Thanks to its privileged position as a gateway to North America and Cuba's unique political history, the architecture of the City of Havana has a rich and layered quality rarely found. In a new book edited by Cathryn Griffith, "Havana Revisited: An Architectural Heritage," this history is explored in detail through 12 essays by renowned architects, historians, scholars, preservationists, and urban planners in both Cuba and the United States and a selection of 350 color images comparing historic postcards with the city of today. The following text is the book's introduction, written by Cuban architect, urban planner and critic Mario Coyula (1935-2014).
Havana’s modest beginnings came in the sixteenth century, as the springboard for Spain’s conquest of America. When the port became the obligatory last American stop for Spanish ships making their return voyages to Europe, its significance grew until Havana had become the most important city in the Gulf of Mexico and the Caribbean. From the beginning, it was a settlement oriented toward providing services, especially that of protection. Hence, Havana became home to the most formidable system of defensive fortifications in the colonial Americas.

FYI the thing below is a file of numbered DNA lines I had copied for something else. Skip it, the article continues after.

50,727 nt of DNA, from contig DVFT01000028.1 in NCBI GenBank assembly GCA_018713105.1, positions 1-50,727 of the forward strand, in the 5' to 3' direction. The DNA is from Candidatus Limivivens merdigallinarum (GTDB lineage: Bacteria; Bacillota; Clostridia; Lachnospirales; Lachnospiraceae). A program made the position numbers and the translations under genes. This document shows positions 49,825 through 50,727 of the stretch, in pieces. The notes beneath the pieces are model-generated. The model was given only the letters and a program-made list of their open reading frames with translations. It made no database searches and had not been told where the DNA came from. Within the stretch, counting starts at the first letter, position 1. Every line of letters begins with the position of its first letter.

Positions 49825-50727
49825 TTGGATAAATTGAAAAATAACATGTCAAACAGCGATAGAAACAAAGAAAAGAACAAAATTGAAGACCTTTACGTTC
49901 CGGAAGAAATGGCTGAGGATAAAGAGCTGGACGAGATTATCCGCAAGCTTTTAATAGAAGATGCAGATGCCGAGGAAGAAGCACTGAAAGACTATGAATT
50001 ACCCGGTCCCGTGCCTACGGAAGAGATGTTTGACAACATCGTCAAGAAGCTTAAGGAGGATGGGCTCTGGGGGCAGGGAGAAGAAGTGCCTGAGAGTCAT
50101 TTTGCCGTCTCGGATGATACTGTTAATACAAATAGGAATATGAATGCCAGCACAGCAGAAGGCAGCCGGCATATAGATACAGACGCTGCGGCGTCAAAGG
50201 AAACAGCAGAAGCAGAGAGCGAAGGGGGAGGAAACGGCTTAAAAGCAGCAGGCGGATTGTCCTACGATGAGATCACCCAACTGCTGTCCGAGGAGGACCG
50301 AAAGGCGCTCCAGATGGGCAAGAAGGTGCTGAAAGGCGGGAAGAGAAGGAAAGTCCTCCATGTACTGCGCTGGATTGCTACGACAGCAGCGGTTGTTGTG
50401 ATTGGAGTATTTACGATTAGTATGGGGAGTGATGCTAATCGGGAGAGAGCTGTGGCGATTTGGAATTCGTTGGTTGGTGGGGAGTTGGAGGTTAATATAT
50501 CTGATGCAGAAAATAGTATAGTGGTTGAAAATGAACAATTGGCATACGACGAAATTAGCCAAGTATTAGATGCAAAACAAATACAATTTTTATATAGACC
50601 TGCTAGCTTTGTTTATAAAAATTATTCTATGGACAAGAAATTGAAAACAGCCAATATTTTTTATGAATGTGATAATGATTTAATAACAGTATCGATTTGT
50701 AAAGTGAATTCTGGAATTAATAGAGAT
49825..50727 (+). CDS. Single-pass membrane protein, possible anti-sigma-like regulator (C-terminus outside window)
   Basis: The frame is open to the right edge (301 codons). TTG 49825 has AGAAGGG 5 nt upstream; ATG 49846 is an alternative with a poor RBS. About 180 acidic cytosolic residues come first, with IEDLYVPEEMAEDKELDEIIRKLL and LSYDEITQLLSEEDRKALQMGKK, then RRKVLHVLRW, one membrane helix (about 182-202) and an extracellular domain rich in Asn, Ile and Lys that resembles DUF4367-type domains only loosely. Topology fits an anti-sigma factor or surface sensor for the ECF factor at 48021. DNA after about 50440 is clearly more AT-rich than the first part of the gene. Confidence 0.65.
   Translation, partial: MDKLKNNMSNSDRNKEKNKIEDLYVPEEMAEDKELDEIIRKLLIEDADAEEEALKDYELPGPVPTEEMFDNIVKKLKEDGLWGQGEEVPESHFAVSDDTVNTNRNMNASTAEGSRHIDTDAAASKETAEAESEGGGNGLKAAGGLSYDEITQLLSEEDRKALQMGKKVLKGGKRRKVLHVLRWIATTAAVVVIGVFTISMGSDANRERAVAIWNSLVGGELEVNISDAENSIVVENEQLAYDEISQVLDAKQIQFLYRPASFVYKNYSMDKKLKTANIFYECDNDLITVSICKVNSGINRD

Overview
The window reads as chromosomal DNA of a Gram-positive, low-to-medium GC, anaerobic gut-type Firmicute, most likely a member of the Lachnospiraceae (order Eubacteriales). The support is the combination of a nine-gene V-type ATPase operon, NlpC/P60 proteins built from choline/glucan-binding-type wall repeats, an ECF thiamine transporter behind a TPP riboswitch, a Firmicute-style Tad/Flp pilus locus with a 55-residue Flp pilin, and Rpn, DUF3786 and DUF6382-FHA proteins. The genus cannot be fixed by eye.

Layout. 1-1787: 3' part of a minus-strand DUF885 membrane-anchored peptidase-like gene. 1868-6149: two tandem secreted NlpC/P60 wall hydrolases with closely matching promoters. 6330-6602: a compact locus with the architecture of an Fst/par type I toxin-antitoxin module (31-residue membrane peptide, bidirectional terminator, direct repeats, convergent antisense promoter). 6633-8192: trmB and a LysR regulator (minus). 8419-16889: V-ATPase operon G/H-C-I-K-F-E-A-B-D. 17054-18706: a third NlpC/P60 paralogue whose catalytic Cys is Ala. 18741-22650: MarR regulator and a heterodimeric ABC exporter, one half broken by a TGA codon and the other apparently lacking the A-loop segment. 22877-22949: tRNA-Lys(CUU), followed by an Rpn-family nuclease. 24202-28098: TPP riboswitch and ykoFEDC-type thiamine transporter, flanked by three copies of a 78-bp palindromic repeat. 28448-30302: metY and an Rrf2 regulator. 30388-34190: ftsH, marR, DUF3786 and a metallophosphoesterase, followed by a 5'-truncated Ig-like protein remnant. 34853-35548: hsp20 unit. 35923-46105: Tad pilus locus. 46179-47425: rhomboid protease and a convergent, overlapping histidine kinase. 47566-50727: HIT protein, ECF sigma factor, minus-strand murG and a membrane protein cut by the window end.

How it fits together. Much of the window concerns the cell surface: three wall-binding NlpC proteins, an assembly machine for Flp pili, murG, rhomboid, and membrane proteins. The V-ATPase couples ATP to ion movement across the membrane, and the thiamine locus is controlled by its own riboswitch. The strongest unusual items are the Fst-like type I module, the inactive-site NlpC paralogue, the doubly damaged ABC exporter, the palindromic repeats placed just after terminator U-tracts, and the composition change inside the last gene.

Havana’s urban design and architecture were more European than Caribbean in character. The mother country’s influence remained stronger there than in any of the Spanish possessions on the continent, which won their independence eighty years earlier than Cuba. In addition, heavy Spanish immigration continued into the first quarter of the twentieth century, even more so than before independence (1898). These factors, together with the rapid disappearance of the native population and the proximity of the United States, made Havana more Spanish and also more North American.